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Posted on February 7, 2008 (5768) By Rabbi Eliyahu Hoffmann | Series: | Level:

Parshas Terumah begins with Hashem telling the Jews to donate materials and construct a Mishkan/Tabernacle:

Hashem spoke to Moshe, saying, “Speak to the Children of Israel, let them take an offering – every man whose heart motivates him, they shall take My offering.” (25:1-2)

Why, mefarshim ask, does the Torah use the verb to take when clearly they are being asked to give?

One of the many wonders of the Mishkan (and later the Mikdash/Temple) was the cherubim, two child-like figures that were sculpted out of the cover of the aron in which the tablets of the Ten Commandments rested. Usually, Chazal, our Sages, say, the faces of the cherubim faced each other, in the way they were sculpted. However, when the Jews began to stray and serve idols (among other sins), the faces of the cherubim turned away from each other – a sign of Hashem’s dissatisfaction.

While miraculous, why is our standing in Hashem’s eyes represented by the positioning of the cherubim? Perhaps the paroches (curtain that shielded the Holy of Holies) could have gone rigid, or some other miraculous event? If the Torah-ordained ‘affection’ of the cherubim – that their faces were to be turned towards each other – is a metaphor for Hashem’s love and affection for Israel, then it stands to reason that the relationship is (to the extent we can express it) that of two counterparts in which both sides take an active role. It is not enough, R’ Aaron Kotler zt”l explains, for Hashem, in His great love, to turn His face towards us. We must in turn position ourselves to face Him, without which the love He exudes is lost. Sealing off the Holy of Holies with an iron curtain would imply that Hashem distanced Himself from us, when in fact we were the first to turn away.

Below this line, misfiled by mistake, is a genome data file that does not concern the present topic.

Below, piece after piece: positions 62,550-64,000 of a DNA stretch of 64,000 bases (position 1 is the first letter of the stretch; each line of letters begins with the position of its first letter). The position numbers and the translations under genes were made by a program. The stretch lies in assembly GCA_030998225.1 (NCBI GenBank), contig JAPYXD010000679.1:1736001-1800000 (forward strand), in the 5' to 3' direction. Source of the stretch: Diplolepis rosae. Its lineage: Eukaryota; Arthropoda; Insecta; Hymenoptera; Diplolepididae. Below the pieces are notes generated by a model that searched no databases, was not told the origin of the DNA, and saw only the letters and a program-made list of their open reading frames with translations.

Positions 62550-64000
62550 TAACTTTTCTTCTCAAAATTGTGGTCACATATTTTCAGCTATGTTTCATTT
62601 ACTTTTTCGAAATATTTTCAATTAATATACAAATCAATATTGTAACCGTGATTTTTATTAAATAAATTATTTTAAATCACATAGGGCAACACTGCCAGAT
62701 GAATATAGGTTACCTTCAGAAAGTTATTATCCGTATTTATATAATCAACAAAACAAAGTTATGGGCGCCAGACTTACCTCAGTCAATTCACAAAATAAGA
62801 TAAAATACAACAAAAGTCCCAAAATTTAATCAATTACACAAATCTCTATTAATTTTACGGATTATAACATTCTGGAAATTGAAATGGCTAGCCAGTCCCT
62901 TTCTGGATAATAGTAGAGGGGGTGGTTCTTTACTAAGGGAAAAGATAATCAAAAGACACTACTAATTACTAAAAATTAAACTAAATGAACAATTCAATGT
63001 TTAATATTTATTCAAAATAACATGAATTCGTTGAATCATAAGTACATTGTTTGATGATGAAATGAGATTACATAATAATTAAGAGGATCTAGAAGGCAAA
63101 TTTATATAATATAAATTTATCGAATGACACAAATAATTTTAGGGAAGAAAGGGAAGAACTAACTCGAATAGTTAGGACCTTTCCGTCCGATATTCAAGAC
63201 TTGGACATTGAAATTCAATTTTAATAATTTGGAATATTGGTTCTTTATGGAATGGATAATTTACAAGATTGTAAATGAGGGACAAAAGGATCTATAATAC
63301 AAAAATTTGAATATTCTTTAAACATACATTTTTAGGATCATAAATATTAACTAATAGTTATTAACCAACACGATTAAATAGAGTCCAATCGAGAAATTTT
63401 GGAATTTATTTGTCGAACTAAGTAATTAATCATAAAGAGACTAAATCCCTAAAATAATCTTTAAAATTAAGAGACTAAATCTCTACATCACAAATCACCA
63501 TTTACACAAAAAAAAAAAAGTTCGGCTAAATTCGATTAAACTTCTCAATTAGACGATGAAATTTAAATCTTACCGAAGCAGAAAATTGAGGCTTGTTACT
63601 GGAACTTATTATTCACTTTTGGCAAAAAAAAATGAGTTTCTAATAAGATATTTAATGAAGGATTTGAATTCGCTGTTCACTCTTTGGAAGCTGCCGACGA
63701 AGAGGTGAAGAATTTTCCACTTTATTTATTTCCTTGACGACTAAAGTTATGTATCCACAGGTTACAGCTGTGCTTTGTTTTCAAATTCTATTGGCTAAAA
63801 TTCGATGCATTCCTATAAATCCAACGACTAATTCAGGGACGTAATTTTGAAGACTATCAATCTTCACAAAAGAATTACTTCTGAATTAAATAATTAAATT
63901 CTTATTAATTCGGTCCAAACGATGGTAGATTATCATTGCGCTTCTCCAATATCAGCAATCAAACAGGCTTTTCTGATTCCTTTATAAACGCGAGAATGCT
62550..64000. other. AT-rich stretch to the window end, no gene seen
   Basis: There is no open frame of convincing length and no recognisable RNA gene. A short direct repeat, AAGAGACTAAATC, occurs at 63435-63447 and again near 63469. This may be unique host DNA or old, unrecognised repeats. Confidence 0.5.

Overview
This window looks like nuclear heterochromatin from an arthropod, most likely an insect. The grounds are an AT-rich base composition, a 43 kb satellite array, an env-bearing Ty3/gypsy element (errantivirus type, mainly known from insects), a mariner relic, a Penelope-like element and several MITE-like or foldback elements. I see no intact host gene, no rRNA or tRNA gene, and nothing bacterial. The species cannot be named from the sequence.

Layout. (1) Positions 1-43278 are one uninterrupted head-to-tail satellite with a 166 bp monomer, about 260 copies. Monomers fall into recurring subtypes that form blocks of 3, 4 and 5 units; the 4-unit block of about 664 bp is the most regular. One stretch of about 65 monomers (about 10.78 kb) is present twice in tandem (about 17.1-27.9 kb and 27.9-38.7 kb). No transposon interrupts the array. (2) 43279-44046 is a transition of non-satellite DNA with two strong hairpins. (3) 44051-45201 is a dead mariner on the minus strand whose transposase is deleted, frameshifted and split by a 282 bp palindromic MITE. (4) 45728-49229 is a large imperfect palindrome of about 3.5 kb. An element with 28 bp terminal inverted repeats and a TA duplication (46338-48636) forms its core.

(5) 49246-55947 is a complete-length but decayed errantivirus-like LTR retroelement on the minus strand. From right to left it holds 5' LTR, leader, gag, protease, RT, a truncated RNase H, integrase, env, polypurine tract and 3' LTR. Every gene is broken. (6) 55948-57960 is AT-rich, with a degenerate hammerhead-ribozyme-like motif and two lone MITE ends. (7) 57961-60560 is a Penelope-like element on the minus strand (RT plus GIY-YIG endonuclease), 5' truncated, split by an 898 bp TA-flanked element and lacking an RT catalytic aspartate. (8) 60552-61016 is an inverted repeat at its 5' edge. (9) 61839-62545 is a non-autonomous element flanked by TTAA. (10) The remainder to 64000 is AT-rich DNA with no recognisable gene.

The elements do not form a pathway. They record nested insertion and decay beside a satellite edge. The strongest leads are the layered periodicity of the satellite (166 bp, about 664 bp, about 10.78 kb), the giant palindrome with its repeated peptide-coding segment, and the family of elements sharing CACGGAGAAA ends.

The Mishkan, and later the Mikdash, inasmuch as they were Hashem’s ‘dwelling places’ upon earth, held untold opportunity to draw close to Hashem – to see and to be seen – as Chazal say. Yet that closeness was not to be had without some form of effort on our part. As Chazal say, “To the extent that he came to see – so he was seen.” The preparation and yearning with which one approached the holy place played a pivotal role in its effect on him. Preparation to “be seen” served both as a means to ready one’s body and soul for the experience of coming closer to Hashem, and as a conduit through which one would receive his ‘measure’ of kedushah/holiness – the greater the preparation, the stronger the experience. Returning to the metaphor of the cherubim, to the extent that one cherub turned to face the other, the other would turn towards him. Turning brings the other cherub into clearer view; it also causes it to turn towards him in like.